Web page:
5 Essential Tools for Small Businesses

One of my favourite things to do when I’m not out pitching for new accounts or putting out fires at the office is figuring out ways to run the business better and more efficiently – so we’ve experimented  (often to the annoyance of my team) with a whole bunch of online productivity tools and platforms – some of them we’ve now incorporated as core parts of our daily workflow (see below) while others (the duds) we’ve hastily discarded.

Rube Goldberg machine

At our agency it all boils down to 5 essential tools that will also work wonderfully for all kinds of small businesses and teams of 15-20 people.

I’m loving this set up because:

  • It’s robust enough for us to manage all of our processes –  down to the nitty gritty minutiae, while also flexible enough to allow team members with different roles to work together on multiple projects and timelines.
  • It’s simple enough to not get in the way of real work.

Keep it robust, flexible, and above all – simple. Don’t go creating Rube Goldberg machines.


Life before Google Apps: Can anyone still remember how we survived in those dark days? If you’re a small business and you’re using an ISP hosted solution coupled with Outlook, I strongly urge you to switch to Google Apps. NOW.

Google Apps

Yes, unfortunately the good guys at Google have decided to charge a monthly subscription fee for each user (it was free for up to fifty users when we signed up!) – nonetheless, the suite of integrated tools are well worth the price.

Noteworthy bits:

  • Google Calendars: We use shared calendars to keep track of all our client meetings (for account servicing folk), internal discussions (for those brainstorming / design critique sessions), and we even have one for annual leaves to keep track of who’ll be sipping piña coladas on the beach and when.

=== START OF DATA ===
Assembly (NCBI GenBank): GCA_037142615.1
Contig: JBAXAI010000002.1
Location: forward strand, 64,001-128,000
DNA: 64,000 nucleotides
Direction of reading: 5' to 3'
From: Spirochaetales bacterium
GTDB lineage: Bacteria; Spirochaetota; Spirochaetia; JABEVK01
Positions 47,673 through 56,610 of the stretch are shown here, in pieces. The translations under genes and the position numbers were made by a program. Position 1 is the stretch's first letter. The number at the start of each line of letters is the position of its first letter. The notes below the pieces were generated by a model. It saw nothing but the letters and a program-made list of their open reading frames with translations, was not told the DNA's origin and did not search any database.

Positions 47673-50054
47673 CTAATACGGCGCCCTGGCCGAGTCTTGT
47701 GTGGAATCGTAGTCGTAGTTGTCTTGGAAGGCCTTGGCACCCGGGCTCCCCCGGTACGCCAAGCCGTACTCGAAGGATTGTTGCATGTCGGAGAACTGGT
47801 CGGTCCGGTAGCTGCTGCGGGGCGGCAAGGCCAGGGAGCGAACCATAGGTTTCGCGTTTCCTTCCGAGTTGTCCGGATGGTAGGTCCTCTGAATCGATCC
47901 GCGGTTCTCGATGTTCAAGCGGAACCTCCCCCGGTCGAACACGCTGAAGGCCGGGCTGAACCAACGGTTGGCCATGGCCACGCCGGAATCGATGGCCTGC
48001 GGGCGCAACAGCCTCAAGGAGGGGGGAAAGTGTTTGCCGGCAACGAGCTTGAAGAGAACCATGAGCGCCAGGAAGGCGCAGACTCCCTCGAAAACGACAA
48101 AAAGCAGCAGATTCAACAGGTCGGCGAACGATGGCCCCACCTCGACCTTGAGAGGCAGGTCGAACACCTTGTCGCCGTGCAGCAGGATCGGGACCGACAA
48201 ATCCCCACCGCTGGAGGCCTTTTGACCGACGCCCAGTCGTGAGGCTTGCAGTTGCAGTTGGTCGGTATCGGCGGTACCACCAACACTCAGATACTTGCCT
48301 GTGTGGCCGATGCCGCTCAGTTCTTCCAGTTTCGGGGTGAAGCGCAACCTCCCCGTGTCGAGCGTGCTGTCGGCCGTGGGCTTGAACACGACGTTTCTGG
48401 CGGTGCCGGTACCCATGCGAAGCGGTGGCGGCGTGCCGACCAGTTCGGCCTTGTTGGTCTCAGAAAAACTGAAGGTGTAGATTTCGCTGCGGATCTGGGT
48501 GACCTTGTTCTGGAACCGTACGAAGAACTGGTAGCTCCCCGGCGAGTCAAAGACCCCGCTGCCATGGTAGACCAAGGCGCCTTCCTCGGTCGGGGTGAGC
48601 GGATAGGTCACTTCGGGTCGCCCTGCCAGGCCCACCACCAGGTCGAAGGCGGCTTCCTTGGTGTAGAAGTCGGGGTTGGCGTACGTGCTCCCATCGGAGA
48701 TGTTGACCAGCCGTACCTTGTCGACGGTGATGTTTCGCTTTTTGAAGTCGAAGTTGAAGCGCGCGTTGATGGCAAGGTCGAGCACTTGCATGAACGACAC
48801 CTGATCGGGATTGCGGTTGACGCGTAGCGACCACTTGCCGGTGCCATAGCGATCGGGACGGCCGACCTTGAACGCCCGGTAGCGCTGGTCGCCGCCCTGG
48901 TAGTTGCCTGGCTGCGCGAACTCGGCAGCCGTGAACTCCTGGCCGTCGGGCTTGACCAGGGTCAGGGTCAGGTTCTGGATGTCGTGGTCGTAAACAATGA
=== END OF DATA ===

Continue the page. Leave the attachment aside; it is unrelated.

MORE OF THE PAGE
• Google Drive: We manage our invoice / cashflow records the old school way – via a spreadsheet with multiple tabs, and shared amongst the directors for realtime collaborative viewing / editing. We’ve tried countless other SME accounting tools, but I still find a spreadsheet the fastest and most flexible way of making quick calculations and projections. (Note: I’m looking for a better way to do this – if you’ve got any ideas please let me know in the comments!)


If like us, you have a hierarchical, task-based process, Asana is our preferred tool to keep track of those micro-tasks across all of projects, timelines, and team members. It’s the web app that everyone on the team will open up daily (after their morning coffee), and use as a structured to-do list. (Note: We were using Basecamp before this, but we needed something more robust. Also, Asana integrates quite nicely with Google Drive.)


Noteworthy bit:

  • We’ve got Asana integrated with Harvest (see below) – so every task within a project is tracked for time.


If you’re in the service business and you haven’t started tracking how your team uses their time – start now. It takes a while to gather enough data to generate actionable insights, but when you do you’ll see things in a completely new light.

One of our biggest productivity breakthroughs was getting our task management tool to integrate with our time tracking tool. This makes it SO much easier for us to keep track of where we’re spending our time.

We used to use Toggl, but having to create logs for each individual task on a separate platform meant that the team had to do double the amount of e-paperwork – and that meant lost productivity and (more importantly) people weren’t logging accurate hours, preferring to enter big blocks of time to cover multiple, unrelated tasks.


Noteworthy bit:

  • One of the ways we use Harvest is to gauge profitability on different project types (ie. are we spending most of the teams time on project A, when these two guys working on project B and C are generating 3X more revenue?). It’s like popping open the hood and finally seeing how all the parts work together!